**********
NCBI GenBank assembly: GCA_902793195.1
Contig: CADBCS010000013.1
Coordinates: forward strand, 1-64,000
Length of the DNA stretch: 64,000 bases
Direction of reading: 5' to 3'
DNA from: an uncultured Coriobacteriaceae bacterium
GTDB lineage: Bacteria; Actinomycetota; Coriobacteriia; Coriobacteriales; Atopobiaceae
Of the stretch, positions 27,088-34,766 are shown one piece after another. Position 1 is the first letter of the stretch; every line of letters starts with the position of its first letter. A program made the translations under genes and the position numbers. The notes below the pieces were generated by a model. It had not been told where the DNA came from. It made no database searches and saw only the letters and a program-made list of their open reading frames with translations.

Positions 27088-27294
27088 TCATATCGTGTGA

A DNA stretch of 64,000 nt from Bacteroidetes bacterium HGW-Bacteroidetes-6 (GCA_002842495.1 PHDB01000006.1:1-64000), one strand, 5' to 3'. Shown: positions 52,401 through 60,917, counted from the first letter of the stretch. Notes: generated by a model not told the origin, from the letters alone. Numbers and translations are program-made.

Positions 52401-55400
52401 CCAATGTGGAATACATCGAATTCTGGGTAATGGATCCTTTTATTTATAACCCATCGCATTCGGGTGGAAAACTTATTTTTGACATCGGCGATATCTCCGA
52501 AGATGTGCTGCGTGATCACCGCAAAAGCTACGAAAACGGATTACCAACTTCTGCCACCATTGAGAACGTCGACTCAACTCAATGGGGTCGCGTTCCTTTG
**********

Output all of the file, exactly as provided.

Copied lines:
NCBI GenBank assembly: GCA_902793195.1
Contig: CADBCS010000013.1
Coordinates: forward strand, 1-64,000
Length of the DNA stretch: 64,000 bases
Direction of reading: 5' to 3'
DNA from: an uncultured Coriobacteriaceae bacterium
GTDB lineage: Bacteria; Actinomycetota; Coriobacteriia; Coriobacteriales; Atopobiaceae
Of the stretch, positions 27,088-34,766 are shown one piece after another. Position 1 is the first letter of the stretch; every line of letters starts with the position of its first letter. A program made the translations under genes and the position numbers. The notes below the pieces were generated by a model. It had not been told where the DNA came from. It made no database searches and saw only the letters and a program-made list of their open reading frames with translations.

Positions 27088-27294
27088 TCATATCGTGTGA

A DNA stretch of 64,000 nt from Bacteroidetes bacterium HGW-Bacteroidetes-6 (GCA_002842495.1 PHDB01000006.1:1-64000), one strand, 5' to 3'. Shown: positions 52,401 through 60,917, counted from the first letter of the stretch. Notes: generated by a model not told the origin, from the letters alone. Numbers and translations are program-made.

Positions 52401-55400
52401 CCAATGTGGAATACATCGAATTCTGGGTAATGGATCCTTTTATTTATAACCCATCGCATTCGGGTGGAAAACTTATTTTTGACATCGGCGATATCTCCGA
52501 AGATGTGCTGCGTGATCACCGCAAAAGCTACGAAAACGGATTACCAACTTCTGCCACCATTGAGAACGTCGACTCAACTCAATGGGGTCGCGTTCCTTTG